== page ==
International stocks or microcap investments without a home on major U.S. stock exchanges typically are called “pink sheet” stocks or “over the counter” investments. The terms are from a bygone era on Wall Street when the physical elements of investing and the trading floor were much more prominent than in today’s digital age.
Pink sheet stocks got their name because their quotes actually were printed on pink paper, and OTC stocks were referred to as such because of a decentralized trading network with no physical stock exchange or meeting place for the deal — just a middleman with a counter and a telephone making the deals.
So what’s the big deal now that it’s the 21st century? Why should you care whether a stock is faithfully represented on the floor of the New York Stock Exchange or not?
The Upside of Pink Sheets and OTC Stocks
The truth is that many pink sheet stocks indeed trade just like regular investments, with some OTC picks actually dwarfing conventional NYSE or Nasdaq stocks. Take food products giant Nestle (PINK:NSRGY), one of the biggest consumer brands in the world that trades as a pink sheet, or car-maker Nissan (PINK:NSANY).
These companies are listed as pink sheets because they primarily are listed on a foreign exchange — the SIX Swiss Exchange for Nestle and Tokyo Stock Exchange in the case of Nissan — and the companies didn’t feel like listing officially with a U.S. exchange in addition to their countries of origin. Clearly Nestle and Nissan are established companies you can bank on and have faith in just like domestic blue chips.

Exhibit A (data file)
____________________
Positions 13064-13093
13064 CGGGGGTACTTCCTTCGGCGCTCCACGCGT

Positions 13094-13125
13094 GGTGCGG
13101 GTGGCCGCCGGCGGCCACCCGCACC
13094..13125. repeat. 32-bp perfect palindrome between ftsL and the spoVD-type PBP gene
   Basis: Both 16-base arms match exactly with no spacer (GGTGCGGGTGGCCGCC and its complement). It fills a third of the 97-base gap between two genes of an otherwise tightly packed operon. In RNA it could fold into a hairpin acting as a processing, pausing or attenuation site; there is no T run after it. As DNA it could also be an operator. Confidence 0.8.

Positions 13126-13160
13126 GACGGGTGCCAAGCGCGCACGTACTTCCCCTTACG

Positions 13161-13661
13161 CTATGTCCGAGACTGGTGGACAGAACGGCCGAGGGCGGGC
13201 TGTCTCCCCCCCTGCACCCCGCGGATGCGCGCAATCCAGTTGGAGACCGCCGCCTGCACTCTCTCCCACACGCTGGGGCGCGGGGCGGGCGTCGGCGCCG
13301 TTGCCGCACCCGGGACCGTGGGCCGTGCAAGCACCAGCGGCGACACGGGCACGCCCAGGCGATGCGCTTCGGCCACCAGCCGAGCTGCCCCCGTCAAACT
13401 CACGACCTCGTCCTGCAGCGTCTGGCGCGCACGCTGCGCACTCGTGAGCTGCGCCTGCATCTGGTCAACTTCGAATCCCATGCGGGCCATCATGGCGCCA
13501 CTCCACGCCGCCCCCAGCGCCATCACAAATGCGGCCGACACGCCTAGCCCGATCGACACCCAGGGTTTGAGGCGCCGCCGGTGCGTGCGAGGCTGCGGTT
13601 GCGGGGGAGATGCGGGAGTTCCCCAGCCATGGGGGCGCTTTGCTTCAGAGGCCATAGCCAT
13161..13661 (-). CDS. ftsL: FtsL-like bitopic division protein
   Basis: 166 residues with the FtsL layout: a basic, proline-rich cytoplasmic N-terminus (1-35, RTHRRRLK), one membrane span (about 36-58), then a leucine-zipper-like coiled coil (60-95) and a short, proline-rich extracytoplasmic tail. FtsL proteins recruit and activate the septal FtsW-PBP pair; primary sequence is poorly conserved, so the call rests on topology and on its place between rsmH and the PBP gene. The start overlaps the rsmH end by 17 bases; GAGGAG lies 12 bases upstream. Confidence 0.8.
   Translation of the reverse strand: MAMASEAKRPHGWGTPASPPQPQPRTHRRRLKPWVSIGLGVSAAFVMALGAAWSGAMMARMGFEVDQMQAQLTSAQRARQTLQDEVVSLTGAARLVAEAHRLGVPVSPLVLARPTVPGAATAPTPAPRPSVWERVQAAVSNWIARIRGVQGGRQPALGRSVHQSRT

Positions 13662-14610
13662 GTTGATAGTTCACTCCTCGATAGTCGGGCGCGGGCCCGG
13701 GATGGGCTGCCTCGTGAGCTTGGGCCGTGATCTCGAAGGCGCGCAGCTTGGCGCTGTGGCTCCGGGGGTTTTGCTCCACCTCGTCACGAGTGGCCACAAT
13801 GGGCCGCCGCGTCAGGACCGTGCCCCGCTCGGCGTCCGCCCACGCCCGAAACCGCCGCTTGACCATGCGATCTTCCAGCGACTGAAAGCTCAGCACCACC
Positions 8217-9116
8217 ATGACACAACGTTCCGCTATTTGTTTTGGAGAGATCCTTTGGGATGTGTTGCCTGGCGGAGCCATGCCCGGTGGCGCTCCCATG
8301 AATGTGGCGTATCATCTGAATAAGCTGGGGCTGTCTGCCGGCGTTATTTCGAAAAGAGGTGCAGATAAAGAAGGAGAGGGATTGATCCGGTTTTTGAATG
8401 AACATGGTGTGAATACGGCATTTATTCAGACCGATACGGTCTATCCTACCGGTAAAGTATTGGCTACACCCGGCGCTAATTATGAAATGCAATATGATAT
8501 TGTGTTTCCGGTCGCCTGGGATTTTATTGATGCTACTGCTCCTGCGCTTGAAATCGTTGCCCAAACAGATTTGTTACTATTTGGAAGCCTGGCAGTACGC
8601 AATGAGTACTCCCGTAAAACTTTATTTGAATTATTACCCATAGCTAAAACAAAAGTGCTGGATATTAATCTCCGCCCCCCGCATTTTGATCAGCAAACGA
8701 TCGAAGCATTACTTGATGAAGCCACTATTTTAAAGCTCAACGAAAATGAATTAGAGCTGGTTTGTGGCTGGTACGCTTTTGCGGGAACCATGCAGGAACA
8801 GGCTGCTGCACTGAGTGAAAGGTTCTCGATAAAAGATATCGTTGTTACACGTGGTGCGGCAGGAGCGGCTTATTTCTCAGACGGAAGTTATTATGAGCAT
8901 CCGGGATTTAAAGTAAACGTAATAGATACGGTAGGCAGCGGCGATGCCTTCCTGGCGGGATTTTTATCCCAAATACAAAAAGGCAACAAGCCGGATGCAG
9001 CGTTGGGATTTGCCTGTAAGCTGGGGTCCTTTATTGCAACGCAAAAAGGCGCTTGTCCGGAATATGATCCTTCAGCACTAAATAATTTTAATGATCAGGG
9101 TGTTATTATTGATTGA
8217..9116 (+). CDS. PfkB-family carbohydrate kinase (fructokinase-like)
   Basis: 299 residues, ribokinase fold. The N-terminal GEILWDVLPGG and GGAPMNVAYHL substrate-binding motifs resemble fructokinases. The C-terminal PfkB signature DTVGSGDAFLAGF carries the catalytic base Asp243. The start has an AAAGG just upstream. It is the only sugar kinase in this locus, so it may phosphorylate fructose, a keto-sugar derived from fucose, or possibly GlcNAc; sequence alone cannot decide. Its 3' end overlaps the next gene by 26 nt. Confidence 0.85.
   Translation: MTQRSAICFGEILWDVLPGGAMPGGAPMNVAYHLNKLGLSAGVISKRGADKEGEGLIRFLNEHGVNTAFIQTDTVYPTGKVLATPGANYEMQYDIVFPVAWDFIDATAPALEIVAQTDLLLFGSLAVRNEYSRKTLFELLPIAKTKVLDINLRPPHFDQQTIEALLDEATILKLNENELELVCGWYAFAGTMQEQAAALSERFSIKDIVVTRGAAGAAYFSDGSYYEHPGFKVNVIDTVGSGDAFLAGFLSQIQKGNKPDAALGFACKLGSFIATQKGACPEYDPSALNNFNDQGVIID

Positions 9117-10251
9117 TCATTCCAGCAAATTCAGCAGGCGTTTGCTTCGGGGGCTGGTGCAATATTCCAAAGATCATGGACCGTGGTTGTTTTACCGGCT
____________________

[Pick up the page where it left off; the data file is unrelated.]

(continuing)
What’s more, pink sheet stocks also can pay you dividends just like any other company. Sometimes there is a small exchange fee for foreign companies cutting dividend checks in a different currency, but this also often is true for NYSE-listed companies known as American Depositary Receipts — companies like Britain’s BP (NYSE:BP) or Finland’s Nokia (NYSE:NOK), for example. Simply put: OTC or pink sheet stocks have their dividends treated the same way as any other stock.
The Downside of Pink Sheets and OTC Stocks
Pink sheet and OTC investments have plenty of potential. However, they also have decided risks.
Almost all OTC stocks, domestic or foreign, are thinly traded when compared with exchange-listed issues. That means bid/ask spreads — the difference between what investors buying a stock are willing to pay and what investors selling a stock expect to receive — can be wider. Think of it this way: If one person wants to buy stock and four people are selling, it can be a race to the bottom if all those sellers are intent on making the sale immediately. Similarly, if one person is selling and four people want to buy right now, you can see prices soar.
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